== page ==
496 F2d 214 McI Communications Corporation v. American Telephone & Telegraph Company
496 F.2d 214
MCI COMMUNICATIONS CORPORATION et al.
AMERICAN TELEPHONE & TELEGRAPH COMPANY and the Bell
Telephone Company of Pennsylvania, Appellants.
United States Court of Appeals, Third Circuit.
Argued April 2, 1974.
Decided April 15, 1974.
Irving R. Segal, Schnader, Harrison, Segal & Lewis, Philadelphia, Pa., Charles Ryan, J. Hugh Roff, Jr., New York City, John B. King, Philadelphia, Pa., for appellants.
Lewis A. Rivlin, David J. Taylor, Vernon I. Zvoleff, Peabody, Rivlin, Lambert & Dennison, Michael H. Bader, Kenneth A. Cox, William J. Byrnes, Haley, Bader & Potts, Washington, D.C., Raymond W. Midgett, Jr., Dechert, Price & Rhoads, Philadelphia, Pa., for appellees: John R. Worthington, Washington, D.C., of counsel.
Before VAN DUSEN, WEIS and GARTH, Circuit Judges.
OPINION OF THE COURT
VAN DUSEN, Circuit Judge.
This appeal challenges a December 31, 1973, district court order granting a mandatory preliminary injunction in the nature of mandamus, pursuant to 47 U.S.C. 406,1 ordering defendants to provide plaintiffs with four specific types of interconnection services2 and 'such other interconnection facilities as are necessary to enable plaintiffs to furnish the interstate services they are authorized by the FCC to perform.' Plaintiffs3 (referred to in this opinion frequently as MCI) provide intercity transmission capability by microwave facilities, including, but not limited to, data transmission. Defendants (referred to in this opinion frequently as AT&T) supply local distribution service for MCI but contend that the district court erred in requiring them to supply the interconnection services described in the December 31, 1973, district court order.
The district court relied on these two Federal Communications Commission (hereinafter FCC) rulings as constituting the orders requiring defendants to provide the interconnection services mandated in its order:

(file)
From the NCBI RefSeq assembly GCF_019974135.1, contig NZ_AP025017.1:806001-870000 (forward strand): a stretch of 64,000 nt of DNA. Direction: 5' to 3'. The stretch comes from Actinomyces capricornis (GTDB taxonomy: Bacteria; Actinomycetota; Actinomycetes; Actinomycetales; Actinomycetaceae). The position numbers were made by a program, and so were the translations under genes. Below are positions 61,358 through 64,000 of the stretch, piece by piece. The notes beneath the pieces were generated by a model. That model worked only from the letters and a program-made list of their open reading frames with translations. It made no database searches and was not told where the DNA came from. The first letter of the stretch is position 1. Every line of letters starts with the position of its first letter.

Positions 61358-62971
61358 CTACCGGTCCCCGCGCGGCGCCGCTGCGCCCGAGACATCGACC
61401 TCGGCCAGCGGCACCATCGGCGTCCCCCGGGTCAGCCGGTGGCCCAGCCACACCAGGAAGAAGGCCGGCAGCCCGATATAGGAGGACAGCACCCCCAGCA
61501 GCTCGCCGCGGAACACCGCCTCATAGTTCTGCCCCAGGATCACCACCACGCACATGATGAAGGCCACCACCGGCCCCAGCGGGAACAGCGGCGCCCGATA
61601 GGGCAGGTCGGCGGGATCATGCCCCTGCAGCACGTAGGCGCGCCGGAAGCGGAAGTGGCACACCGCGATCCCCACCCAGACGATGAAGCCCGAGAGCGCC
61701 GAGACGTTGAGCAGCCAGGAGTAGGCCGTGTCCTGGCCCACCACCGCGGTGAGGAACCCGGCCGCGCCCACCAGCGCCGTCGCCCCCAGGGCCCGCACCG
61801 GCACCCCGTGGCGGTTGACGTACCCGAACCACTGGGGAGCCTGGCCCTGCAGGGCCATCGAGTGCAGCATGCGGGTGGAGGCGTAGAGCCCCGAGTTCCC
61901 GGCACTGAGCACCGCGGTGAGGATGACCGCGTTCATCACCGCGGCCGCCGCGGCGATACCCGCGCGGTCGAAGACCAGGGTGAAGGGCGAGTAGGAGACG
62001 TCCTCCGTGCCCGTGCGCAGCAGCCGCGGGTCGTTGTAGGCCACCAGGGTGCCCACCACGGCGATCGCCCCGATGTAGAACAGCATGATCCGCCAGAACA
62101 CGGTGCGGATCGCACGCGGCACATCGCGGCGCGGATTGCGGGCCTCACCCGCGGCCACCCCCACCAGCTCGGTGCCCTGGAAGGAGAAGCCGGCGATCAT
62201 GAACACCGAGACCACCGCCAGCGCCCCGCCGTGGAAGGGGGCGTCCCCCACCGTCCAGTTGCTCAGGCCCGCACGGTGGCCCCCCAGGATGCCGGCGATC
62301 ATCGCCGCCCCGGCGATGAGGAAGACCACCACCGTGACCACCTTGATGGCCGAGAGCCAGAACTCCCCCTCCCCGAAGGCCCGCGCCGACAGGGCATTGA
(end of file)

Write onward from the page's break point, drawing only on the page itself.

A. Specialized Common Carrier
A. Specialized Common Carrier
B. Letter from Chairman of the FCC to the American Telephone & Telegraph Company dated October 4, 1973.
Assuming these documents constituted orders, their terms were only general in imposing any duty to provide interconnection services on defendants and their terms did not specify the furnishing of the inter-exchange service,4 FX service and CCSA5 service, to which plaintiffs contend they are entitled.
The Specialized Common Carrier Services proceeding was instituted by a Notice of Inquiry to Formulate Policy, Notice of Proposed Rule Making and Order docketed as follows (24 F.C.C.2d 317 (1970)):
'In the Matter of Establishment of Policies and Procedures for Consideration of Application To Provide Specialized Common Carrier Services in the Domestic Public Point-to-Point Microwave Radio Service and Proposed Amendments to Parts 21, 43, and 61 of the Commission's Rules
Docket No. 18920'
The Purpose of This Proceeding was stated as follows (871-72 of 29 F.C.C.2d):
'The Notice undertook to resolve in an overall policy and rule making proceeding certain basic policy and procedural questions (see paragraph 17 below) which appeared common to all of the applications and oppositions, prior to consideration of each proposal on its individual merits (Notice, paragraphs 3, 23-24) . . .. We further emphasized that after the broad policy and procedural questions in this proceeding have been decided, there may remain other specific, factual questions to be resolved by appropriate procedures when the applications are processed (Notice, paragraphs 3, 24). We stated (paragraph 24):